Back in April, we posted COVID-19 relief resources for private liquor stores and retail cannabis stores that struggle to survive during a pandemic. Since then, government agencies have learned more about the impact of the current pandemic on business and have adjusted some policies, so they better fit life in the “new reality” of COVID-19. The following are the most important updates.
In addition to accepting non-medical cannabis reservations via phone or a retail cannabis store website (for in-store pickup and payment only), BC cannabis retailers can now sell products online or by phone for in-store pickup. Delivery is still prohibited.
Policy updates now permit BC retail cannabis stores to sell prepaid purchase cards (gift cards) in any store they own and their online store. The prior policy only allowed gift cards to be used in the store where they were sold, and online sales were not permitted.
Restaurants, wineries, breweries, and distilleries may apply to expand their service areas until October 31, 2020 to accommodate physical distancing guidelines issued by the BC Public Health Officer. An expedited online application is available to licensees for free.
Read the Temporary Expanded Service Areas policy directive.
Apply for the temporary service area extension.
To help restaurants and pubs survive amidst the COVID-19 pandemic, the BC government has announced a temporary program that allows these licensees to purchase liquor products at discounted wholesale prices. The measures are in effect from July 20, 2020 to March 31, 2021.
Read the wholesale pricing announcement.
Temporary extended hours of operation for licensee retail stores (private liquor stores), wine stores and speciality wine stores, and manufacturer on-site stores has been extended to August 31, 2020. Licensees may open from 7 am to 11 pm. Licensees are now permitted to allow delivery service to purchase and deliver liquor on behalf of customers. Delivery is not permitted from 11:30 pm to 7am.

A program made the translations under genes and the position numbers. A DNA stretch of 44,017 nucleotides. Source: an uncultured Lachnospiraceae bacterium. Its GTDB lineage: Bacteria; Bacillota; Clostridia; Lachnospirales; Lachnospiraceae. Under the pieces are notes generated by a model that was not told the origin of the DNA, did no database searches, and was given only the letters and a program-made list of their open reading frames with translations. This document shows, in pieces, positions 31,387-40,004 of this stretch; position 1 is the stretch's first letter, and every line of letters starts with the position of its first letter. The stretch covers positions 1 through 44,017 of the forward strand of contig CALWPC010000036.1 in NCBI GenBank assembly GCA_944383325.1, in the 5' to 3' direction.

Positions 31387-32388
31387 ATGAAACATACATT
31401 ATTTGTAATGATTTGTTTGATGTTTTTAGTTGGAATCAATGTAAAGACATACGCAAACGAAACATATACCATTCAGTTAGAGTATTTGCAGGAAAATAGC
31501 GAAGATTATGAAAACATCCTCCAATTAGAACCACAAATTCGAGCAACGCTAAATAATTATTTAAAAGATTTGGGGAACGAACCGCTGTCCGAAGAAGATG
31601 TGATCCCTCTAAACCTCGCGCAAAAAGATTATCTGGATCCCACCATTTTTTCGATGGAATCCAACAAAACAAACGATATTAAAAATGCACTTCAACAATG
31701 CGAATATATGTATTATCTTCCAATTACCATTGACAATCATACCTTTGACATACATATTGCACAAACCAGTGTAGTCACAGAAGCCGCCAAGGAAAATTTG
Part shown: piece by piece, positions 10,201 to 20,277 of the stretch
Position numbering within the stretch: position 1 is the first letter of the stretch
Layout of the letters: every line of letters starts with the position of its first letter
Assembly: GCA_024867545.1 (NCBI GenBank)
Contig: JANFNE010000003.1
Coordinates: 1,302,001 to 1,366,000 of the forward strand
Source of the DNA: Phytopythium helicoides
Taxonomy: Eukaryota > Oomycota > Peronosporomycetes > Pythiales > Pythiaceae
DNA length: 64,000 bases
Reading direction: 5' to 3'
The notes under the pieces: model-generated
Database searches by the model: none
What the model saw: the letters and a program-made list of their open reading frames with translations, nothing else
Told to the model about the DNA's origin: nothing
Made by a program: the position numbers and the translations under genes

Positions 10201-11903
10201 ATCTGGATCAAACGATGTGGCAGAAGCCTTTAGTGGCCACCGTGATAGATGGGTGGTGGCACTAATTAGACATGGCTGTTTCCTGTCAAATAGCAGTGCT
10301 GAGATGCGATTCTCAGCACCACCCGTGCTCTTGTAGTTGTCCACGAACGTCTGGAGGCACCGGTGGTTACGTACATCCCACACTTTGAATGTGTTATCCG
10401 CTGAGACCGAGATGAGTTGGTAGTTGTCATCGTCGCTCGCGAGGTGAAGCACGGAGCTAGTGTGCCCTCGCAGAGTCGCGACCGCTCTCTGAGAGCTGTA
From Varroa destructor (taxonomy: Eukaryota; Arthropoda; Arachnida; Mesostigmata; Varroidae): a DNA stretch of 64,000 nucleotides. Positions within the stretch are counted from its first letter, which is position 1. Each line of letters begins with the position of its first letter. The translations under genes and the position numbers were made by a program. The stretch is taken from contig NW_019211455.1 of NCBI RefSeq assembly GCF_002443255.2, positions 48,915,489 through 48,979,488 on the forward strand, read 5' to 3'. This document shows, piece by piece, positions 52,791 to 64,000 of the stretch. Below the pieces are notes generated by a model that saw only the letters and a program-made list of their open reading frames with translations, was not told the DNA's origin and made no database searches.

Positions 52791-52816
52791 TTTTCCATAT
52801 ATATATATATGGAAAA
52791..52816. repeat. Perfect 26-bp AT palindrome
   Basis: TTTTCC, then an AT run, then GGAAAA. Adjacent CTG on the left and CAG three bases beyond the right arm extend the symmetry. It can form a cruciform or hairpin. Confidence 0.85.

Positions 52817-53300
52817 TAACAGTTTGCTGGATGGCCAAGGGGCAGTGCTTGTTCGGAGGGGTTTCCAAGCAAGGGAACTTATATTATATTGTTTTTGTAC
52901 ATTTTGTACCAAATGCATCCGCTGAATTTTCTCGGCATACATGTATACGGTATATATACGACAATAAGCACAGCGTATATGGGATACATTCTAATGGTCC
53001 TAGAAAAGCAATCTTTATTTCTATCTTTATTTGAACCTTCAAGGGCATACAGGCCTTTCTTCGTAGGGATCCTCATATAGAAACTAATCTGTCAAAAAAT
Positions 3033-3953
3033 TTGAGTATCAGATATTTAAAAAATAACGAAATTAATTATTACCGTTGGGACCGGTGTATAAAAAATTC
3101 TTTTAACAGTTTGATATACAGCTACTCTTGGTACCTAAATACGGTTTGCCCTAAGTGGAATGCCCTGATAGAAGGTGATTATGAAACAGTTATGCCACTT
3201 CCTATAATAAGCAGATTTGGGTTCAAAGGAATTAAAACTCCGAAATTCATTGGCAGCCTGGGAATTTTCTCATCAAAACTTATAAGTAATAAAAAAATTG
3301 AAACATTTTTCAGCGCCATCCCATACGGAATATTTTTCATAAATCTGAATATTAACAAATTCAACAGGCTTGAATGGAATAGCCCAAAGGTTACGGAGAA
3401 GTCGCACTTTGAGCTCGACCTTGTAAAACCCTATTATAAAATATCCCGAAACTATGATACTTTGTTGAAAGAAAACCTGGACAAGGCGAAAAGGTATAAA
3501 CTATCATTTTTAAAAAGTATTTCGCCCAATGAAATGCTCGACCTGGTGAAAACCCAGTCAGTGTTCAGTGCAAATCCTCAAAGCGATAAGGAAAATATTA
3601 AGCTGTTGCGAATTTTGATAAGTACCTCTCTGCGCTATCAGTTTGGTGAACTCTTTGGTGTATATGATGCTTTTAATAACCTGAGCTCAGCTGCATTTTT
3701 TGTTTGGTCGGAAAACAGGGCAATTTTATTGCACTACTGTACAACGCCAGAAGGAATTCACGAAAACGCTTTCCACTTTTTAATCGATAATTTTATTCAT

Read the Extension of Temporary Hours and Delivery policy directive.
Initially, those who qualified for the Canada Emergency Response Benefit (CERB) could receive benefits of $500/week for 16 weeks for a total of $8,000. In mid-June, Prime Minister Trudeau announced an extension of an additional eight weeks ($500/week for a total of an additional $4,000) up to October 2, 2020. After exhausting the original benefit, you can re-apply for the CERB benefit.
The Canada Emergency Wage Subsidy (CEWS) is intended to support businesses who have lost revenue as a result of COVID-19 and cannot or have difficulty paying employee wages. The measure provided eligible employers a 75% wage subsidy to reduce employee layoffs and re-hire those employees who have been laid off.
CEWS, which was going to end on August 29, was extended until December 19, 2020, and eligibility criteria has been opened up so more businesses have a safety net. Prior to the changes in eligibility, to quality, a business was required to have experienced reduced revenue of 30% or more because of COVID-19. Now, business owners who’ve experienced a revenue drop of less than 30% can still qualify. Those employers who experience a decline in revenue of 50% or more may be eligible for an additional top-up subsidy.
The types of businesses that qualify has also been expanded to include sole proprietorships, taxable corporations, some indigenous government-owned corporations, non-profits, some partnerships, and registered charities.
Income tax filing and payment deadlines have been extended from September 1, 2020 to September 30, 2020 for 2019 tax year individual returns, 2019/2020 corporate and trust returns, and tax installment payments.
If you have questions about BC Liquor & Cannabis Regulation Branch COVID-19 policies that are relevant to your business, contact Rebecca at Thrive Liquor & Cannabis Advisors for a complimentary consultation.Book a Complimentary 1-Hour Consultation